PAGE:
Registered: December 2006
Posts: 21
Canon EOS 5D review by mebailey
Review Date: 12/14/2006 Would you recommend the product? Yes | Total Spent: $2,999.00| Rating: 10 

 
Pros:
Cons:

I have used this camera for about a year and Iam very pleased with it. I upgraded from an XT and found this camera to be outstanding. The high iso performance is amazing. With fast primes and iso 800 I can shoot almost any inside scene without a flash. These images need very little post processing and can be blown up significantly without bothersome noise. The focusing speed and accuracy is a significant improvement over the XT.
It is great to finally have my wide angles back!! I never really adjusted to the crop thing after the film days. With this camera you dont have to!! The viewfinder is big and bright just like a film SLR.
Its not a camera for fast action like motorsports but works great for portraits. The construction is much more robust than the XT but not up to 1 series standards.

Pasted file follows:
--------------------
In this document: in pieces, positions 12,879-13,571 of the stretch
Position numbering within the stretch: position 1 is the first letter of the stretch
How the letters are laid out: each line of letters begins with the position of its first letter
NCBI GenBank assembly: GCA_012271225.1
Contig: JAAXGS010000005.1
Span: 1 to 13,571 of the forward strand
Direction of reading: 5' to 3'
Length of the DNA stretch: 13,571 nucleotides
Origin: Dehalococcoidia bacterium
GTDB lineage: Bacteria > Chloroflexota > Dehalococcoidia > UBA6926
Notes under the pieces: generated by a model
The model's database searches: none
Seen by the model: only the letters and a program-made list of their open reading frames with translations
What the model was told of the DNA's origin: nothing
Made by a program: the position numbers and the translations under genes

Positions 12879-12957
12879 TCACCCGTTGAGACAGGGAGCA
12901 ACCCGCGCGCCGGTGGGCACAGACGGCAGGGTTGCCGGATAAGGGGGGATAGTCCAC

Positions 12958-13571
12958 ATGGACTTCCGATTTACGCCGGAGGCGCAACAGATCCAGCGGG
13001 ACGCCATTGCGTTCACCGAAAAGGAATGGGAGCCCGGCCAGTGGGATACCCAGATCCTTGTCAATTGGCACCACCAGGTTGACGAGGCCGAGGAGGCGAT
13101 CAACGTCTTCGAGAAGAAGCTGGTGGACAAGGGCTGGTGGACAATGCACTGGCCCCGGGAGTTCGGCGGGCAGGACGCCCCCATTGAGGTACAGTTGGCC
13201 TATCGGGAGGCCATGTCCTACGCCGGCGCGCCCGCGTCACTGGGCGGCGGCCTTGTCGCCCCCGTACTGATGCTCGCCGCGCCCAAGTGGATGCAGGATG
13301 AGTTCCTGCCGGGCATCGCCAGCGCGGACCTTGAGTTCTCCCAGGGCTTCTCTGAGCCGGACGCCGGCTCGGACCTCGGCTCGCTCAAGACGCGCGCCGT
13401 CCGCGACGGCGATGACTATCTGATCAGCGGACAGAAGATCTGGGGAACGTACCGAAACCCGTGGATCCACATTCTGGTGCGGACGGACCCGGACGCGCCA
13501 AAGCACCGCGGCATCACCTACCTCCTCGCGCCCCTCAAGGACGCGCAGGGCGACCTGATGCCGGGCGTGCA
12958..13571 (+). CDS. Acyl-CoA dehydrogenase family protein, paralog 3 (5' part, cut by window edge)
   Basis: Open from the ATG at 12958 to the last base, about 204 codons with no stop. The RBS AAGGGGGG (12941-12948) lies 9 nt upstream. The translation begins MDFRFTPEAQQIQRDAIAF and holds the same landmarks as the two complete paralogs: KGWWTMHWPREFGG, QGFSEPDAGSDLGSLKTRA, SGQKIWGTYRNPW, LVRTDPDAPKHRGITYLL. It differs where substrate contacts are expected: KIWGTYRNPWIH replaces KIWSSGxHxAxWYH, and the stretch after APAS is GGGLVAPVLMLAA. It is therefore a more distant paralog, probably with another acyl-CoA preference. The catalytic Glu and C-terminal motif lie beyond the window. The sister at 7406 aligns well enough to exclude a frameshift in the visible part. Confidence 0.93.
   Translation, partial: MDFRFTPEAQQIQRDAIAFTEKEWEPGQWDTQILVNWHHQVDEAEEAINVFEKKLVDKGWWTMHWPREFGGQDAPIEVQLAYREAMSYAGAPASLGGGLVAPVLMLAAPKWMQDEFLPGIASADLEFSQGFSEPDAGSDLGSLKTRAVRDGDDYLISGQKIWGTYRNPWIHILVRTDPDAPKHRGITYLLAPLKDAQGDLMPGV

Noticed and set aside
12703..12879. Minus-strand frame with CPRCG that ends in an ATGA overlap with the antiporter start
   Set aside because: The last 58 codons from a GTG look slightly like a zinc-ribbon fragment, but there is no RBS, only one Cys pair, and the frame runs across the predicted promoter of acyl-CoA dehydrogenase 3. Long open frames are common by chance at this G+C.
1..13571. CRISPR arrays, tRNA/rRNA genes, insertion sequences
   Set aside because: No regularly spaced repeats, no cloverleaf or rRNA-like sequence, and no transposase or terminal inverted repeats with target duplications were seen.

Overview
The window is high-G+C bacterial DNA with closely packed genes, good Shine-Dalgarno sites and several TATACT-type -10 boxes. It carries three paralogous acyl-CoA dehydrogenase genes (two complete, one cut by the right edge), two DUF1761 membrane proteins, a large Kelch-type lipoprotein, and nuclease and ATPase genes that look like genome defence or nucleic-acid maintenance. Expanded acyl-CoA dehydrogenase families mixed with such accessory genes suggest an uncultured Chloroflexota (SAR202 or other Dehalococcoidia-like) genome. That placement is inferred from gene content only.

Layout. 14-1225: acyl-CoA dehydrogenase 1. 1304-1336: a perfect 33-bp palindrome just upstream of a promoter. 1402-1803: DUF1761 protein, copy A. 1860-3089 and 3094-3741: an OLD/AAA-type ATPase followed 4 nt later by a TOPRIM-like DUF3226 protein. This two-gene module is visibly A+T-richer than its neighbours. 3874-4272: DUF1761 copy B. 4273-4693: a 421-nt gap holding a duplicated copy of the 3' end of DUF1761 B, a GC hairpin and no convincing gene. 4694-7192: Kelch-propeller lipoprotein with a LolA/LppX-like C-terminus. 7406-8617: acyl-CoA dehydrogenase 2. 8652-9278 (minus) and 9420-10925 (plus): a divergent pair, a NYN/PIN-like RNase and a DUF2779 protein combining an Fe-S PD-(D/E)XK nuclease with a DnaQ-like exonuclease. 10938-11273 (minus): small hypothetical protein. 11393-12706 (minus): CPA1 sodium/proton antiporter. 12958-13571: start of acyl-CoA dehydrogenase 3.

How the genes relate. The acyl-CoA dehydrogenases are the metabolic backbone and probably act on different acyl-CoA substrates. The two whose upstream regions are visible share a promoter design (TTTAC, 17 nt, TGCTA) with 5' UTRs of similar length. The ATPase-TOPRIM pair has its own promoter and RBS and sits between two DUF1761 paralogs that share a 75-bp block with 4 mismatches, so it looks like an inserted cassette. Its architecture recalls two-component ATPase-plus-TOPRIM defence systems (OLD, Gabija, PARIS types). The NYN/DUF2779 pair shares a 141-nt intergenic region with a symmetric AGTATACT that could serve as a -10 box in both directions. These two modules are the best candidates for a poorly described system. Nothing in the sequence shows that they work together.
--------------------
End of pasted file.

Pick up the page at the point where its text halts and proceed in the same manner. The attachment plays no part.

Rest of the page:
pz

Registered: October 2005
Posts: 8
Canon EOS 5D review by pz
Review Date: 11/17/2006 Would you recommend the product? Yes | Total Spent: None indicated| Rating: 9 

 
Pros: full frame, image quality, noise regulation
Cons: no weather sealing, no ISO indication, must use good objectives

I really love this body! I had 300D, 10D, 20D. They were very similar. The resolution doesn't make real difference, the full frame sensor really makes difference!!! Yes it is sensible to the defects of the objective, but its picture quality, the less DOF, the wide-angle photography are unbeatable. If you would like a real upgrade, don't upgrade to 30D, 400D, upgrade to 5D, it is the noticeable difference.